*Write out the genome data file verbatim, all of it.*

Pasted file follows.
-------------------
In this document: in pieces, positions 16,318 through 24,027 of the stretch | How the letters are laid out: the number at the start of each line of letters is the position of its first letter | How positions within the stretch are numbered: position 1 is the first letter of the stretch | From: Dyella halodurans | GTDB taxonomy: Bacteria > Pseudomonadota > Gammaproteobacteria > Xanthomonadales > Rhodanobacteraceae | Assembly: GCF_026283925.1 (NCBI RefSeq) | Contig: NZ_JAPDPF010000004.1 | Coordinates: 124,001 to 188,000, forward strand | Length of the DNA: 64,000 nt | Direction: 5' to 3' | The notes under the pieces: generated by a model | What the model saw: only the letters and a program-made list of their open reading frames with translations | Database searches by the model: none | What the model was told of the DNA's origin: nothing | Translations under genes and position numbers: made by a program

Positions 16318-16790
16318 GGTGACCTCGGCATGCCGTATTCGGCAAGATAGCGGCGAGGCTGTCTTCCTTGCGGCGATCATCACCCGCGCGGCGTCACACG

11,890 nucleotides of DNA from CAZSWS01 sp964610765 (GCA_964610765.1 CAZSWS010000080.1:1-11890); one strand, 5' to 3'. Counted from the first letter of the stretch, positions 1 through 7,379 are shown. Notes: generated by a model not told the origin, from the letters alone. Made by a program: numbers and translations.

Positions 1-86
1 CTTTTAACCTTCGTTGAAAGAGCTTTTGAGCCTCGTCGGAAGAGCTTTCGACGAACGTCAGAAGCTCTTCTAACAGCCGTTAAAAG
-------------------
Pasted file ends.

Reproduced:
In this document: in pieces, positions 16,318 through 24,027 of the stretch | How the letters are laid out: the number at the start of each line of letters is the position of its first letter | How positions within the stretch are numbered: position 1 is the first letter of the stretch | From: Dyella halodurans | GTDB taxonomy: Bacteria > Pseudomonadota > Gammaproteobacteria > Xanthomonadales > Rhodanobacteraceae | Assembly: GCF_026283925.1 (NCBI RefSeq) | Contig: NZ_JAPDPF010000004.1 | Coordinates: 124,001 to 188,000, forward strand | Length of the DNA: 64,000 nt | Direction: 5' to 3' | The notes under the pieces: generated by a model | What the model saw: only the letters and a program-made list of their open reading frames with translations | Database searches by the model: none | What the model was told of the DNA's origin: nothing | Translations under genes and position numbers: made by a program

Positions 16318-16790
16318 GGTGACCTCGGCATGCCGTATTCGGCAAGATAGCGGCGAGGCTGTCTTCCTTGCGGCGATCATCACCCGCGCGGCGTCACACG

11,890 nucleotides of DNA from CAZSWS01 sp964610765 (GCA_964610765.1 CAZSWS010000080.1:1-11890); one strand, 5' to 3'. Counted from the first letter of the stretch, positions 1 through 7,379 are shown. Notes: generated by a model not told the origin, from the letters alone. Made by a program: numbers and translations.

Positions 1-86
1 CTTTTAACCTTCGTTGAAAGAGCTTTTGAGCCTCGTCGGAAGAGCTTTCGACGAACGTCAGAAGCTCTTCTAACAGCCGTTAAAAG